In a conservative scenario where the EU fails to increase gas imports, we estimate that a 10% cut in gas consumption would be required. This is a figure that seems achievable as early as this year, given that in the first half of 2022 some of the biggest European gas consumers, such as Germany, the Netherlands, France and Poland, cut their consumption by more than 5% compared to the historical average. It is also below the 15% voluntary reduction in natural gas demand which Member States committed to last July for the period between August 2022 and March 2023.
On the other hand, in a more benign scenario in which LNG imports increase by 10%,4 this would be enough to keep European gas reserves within the safe range with just a 5% reduction in consumption.
- 3. This deterioration would be due to the much lower capacity to fill reserves in the lead up to the winter of 2023-2024: they would start from a record low in March 2023 and the volume of imports would be lower.
- 4. 10% increase versus the baseline scenario (see first chart). The capacity to increase imports will depend on the availability of LNG on the global market, the installation of new storage and regasification plants in Europe and the continuation or otherwise of LNG imports from Russia. In this context, the Netherlands (the main hub for LNG imports in Europe) has two floating plants installed, while Germany plans to install two floating plants in 2022 and three additional plants in 2023-2024.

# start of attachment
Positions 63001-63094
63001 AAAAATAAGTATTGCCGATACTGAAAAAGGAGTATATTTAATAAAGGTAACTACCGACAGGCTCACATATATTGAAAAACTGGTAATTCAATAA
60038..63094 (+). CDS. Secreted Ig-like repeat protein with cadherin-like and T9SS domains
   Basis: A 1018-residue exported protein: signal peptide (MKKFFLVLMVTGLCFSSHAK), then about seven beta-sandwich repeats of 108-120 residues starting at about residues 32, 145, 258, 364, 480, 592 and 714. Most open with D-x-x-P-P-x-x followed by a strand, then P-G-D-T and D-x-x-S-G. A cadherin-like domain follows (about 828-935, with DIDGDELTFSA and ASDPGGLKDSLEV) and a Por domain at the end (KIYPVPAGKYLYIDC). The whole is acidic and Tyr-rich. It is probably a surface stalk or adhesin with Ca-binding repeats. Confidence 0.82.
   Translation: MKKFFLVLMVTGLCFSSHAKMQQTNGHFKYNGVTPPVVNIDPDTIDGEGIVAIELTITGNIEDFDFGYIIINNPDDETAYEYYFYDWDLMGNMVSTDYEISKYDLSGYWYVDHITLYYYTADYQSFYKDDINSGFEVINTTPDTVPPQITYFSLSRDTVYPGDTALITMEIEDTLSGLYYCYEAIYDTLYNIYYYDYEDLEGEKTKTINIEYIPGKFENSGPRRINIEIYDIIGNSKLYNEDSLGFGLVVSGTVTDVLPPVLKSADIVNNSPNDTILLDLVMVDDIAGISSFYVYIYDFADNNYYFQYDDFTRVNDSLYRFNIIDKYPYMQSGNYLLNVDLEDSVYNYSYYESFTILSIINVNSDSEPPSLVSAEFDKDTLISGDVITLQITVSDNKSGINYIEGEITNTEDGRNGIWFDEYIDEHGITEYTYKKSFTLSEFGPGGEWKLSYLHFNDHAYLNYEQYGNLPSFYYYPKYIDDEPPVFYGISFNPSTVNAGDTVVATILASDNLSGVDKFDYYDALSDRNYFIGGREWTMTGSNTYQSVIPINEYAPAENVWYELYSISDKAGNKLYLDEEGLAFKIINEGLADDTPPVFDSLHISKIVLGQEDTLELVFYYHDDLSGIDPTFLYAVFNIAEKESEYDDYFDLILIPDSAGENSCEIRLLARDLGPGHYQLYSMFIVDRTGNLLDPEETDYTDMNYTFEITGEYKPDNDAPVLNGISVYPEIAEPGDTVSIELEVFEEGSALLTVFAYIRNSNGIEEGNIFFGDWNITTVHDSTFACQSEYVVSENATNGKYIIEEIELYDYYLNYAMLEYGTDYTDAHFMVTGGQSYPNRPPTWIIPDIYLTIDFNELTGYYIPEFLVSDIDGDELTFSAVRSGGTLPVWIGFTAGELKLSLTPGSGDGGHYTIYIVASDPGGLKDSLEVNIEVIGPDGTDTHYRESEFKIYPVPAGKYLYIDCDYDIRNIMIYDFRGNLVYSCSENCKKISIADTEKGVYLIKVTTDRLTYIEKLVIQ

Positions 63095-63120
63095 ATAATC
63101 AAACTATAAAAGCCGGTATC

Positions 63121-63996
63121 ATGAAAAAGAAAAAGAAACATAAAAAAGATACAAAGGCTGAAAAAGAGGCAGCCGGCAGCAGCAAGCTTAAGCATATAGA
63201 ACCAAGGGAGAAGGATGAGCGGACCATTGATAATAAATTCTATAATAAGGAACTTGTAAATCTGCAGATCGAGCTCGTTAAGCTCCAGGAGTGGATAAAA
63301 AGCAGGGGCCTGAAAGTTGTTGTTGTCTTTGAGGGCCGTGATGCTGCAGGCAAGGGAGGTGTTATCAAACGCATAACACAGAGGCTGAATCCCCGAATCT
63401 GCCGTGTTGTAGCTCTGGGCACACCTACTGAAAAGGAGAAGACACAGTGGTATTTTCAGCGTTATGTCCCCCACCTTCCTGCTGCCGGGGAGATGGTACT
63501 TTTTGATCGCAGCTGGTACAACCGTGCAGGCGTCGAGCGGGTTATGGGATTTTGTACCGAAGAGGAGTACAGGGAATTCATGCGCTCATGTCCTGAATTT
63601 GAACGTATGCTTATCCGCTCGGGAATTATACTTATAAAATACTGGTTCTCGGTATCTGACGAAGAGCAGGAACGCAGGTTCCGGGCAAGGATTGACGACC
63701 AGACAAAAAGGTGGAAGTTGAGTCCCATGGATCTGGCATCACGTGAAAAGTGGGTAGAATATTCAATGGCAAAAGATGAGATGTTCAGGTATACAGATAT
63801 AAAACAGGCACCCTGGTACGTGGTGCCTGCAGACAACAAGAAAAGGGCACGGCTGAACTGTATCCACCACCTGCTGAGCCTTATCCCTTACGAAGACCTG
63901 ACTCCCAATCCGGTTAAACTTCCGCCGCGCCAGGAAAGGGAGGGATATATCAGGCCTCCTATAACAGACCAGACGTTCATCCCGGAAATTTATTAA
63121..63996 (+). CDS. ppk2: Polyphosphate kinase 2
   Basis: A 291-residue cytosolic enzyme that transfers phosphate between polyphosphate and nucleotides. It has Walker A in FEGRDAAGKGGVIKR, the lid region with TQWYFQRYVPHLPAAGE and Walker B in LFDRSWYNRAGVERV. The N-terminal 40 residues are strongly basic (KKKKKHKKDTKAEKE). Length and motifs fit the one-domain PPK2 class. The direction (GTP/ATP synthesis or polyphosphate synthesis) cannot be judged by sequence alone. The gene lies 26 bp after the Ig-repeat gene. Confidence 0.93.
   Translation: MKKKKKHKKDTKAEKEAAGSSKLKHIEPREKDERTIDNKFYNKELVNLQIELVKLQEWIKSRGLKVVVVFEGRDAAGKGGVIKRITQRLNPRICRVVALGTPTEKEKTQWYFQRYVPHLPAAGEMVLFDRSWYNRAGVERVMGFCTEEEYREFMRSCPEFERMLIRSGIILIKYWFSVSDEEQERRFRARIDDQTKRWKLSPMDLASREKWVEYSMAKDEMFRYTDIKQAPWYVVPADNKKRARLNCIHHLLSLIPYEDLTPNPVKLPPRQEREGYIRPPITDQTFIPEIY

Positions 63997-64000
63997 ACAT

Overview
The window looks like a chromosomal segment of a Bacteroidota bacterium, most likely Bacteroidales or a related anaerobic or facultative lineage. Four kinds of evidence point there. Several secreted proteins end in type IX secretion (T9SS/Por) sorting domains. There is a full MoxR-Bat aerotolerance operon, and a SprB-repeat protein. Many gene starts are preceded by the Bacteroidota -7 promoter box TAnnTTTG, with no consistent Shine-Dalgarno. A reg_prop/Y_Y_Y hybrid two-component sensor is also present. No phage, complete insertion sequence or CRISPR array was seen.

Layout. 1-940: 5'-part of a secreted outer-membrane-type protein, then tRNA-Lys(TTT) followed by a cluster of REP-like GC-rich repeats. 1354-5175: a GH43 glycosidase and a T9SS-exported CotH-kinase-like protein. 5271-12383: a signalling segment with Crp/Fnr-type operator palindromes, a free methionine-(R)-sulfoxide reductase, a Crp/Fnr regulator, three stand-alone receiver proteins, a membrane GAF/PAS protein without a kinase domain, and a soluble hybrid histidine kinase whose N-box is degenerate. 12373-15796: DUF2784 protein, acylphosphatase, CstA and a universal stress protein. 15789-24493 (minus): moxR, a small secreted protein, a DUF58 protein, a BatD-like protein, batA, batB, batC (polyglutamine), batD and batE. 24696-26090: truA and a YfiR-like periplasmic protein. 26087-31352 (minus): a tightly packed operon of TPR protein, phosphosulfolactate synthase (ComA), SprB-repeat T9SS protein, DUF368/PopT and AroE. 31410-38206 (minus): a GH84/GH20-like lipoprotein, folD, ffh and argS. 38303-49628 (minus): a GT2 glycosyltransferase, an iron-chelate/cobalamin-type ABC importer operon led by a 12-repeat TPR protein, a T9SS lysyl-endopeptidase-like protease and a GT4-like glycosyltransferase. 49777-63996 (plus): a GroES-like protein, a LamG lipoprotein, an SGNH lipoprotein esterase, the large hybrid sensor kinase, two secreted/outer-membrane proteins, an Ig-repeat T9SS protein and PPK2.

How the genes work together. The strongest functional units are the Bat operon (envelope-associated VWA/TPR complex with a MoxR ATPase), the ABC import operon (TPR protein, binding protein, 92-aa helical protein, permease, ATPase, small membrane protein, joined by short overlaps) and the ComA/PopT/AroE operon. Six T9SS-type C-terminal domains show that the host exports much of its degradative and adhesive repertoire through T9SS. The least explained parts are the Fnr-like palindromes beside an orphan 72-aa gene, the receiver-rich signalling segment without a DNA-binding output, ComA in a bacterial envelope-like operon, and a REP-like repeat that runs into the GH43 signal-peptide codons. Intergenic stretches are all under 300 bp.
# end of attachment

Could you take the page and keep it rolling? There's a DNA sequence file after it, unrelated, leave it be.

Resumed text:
Reducing consumption: a differing task from country to country
However, the situation will not be the same for all Member States, as indicated in the analysis carried out by McWilliams and Zachmann (2022).5 The authors of this analysis look at what level of reductions in gas consumption would be needed in each country in a more severe scenario than the one we have used in this article (a complete cut off of Russian imports and lower substitution by other suppliers). Generally speaking, it is estimated that bigger reductions in consumption would be required in countries that are less well placed to substitute imports and which are more dependent on supplies from Russia. This group includes some Baltic and Eastern European countries, as well as Germany, which may have to make significant cuts in their consumption in order to maintain a stable level of reserves over the next two winters. On the other hand, countries with no access to the sea or low LNG import capacity, such as Poland or the Netherlands, may have to face reductions in consumption similar to those proposed by the European Commission. Finally, the countries that have been historically less dependent on Russian gas and which have greater LNG import capacity, including France, Italy, Spain, and Portugal, would find themselves in a more comfortable position over the coming winters without any need to reduce consumption, albeit with prices at historical highs.
A few months ago, Italy’s outgoing prime minister and former ECB president Mario Draghi asked his fellow citizens rhetorically whether they preferred «air conditioning or peace» in Europe. It is clear that, while the effort will be asymmetrical, in times of war Europeans will have to use heating as a defensive weapon.
- 5. See McWilliams, Zachmann (2022). «European Union demand reduction needs to cope with Russian gas cuts». Bruegel Blog, 7 July. In their analysis, the authors work with a more pessimistic scenario than the one we use in this article: (i) they assume a 100% drop in Russian imports, versus a 75% drop in our scenario (due to the TurkStream and Yamal-Europe pipelines), (ii) they assume a flow of non-Russian imports that is 19% lower than in our scenario and (iii) they estimate that reserves in September would stand at 70% of capacity (vs. the 90% actually achieved).